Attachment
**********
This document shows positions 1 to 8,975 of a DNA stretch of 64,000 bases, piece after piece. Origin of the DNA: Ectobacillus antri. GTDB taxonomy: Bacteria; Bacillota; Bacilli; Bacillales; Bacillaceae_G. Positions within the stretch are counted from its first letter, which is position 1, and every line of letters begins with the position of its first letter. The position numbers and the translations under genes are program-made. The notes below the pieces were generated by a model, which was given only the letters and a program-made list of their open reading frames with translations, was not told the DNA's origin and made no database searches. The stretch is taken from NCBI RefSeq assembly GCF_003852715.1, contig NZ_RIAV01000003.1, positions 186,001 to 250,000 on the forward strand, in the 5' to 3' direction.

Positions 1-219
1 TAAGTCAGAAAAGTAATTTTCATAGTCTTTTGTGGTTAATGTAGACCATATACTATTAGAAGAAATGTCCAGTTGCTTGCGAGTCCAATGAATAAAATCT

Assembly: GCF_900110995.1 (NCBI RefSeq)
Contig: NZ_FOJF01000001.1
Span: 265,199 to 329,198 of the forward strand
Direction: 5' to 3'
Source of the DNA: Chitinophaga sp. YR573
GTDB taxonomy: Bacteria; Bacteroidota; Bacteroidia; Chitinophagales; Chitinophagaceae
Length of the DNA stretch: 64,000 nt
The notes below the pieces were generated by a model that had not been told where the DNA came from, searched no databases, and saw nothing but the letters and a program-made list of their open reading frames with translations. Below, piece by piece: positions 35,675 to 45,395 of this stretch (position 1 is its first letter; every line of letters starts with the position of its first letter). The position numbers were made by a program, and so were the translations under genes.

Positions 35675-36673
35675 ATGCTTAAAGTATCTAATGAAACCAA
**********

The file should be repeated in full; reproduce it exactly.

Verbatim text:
This document shows positions 1 to 8,975 of a DNA stretch of 64,000 bases, piece after piece. Origin of the DNA: Ectobacillus antri. GTDB taxonomy: Bacteria; Bacillota; Bacilli; Bacillales; Bacillaceae_G. Positions within the stretch are counted from its first letter, which is position 1, and every line of letters begins with the position of its first letter. The position numbers and the translations under genes are program-made. The notes below the pieces were generated by a model, which was given only the letters and a program-made list of their open reading frames with translations, was not told the DNA's origin and made no database searches. The stretch is taken from NCBI RefSeq assembly GCF_003852715.1, contig NZ_RIAV01000003.1, positions 186,001 to 250,000 on the forward strand, in the 5' to 3' direction.

Positions 1-219
1 TAAGTCAGAAAAGTAATTTTCATAGTCTTTTGTGGTTAATGTAGACCATATACTATTAGAAGAAATGTCCAGTTGCTTGCGAGTCCAATGAATAAAATCT

Assembly: GCF_900110995.1 (NCBI RefSeq)
Contig: NZ_FOJF01000001.1
Span: 265,199 to 329,198 of the forward strand
Direction: 5' to 3'
Source of the DNA: Chitinophaga sp. YR573
GTDB taxonomy: Bacteria; Bacteroidota; Bacteroidia; Chitinophagales; Chitinophagaceae
Length of the DNA stretch: 64,000 nt
The notes below the pieces were generated by a model that had not been told where the DNA came from, searched no databases, and saw nothing but the letters and a program-made list of their open reading frames with translations. Below, piece by piece: positions 35,675 to 45,395 of this stretch (position 1 is its first letter; every line of letters starts with the position of its first letter). The position numbers were made by a program, and so were the translations under genes.

Positions 35675-36673
35675 ATGCTTAAAGTATCTAATGAAACCAA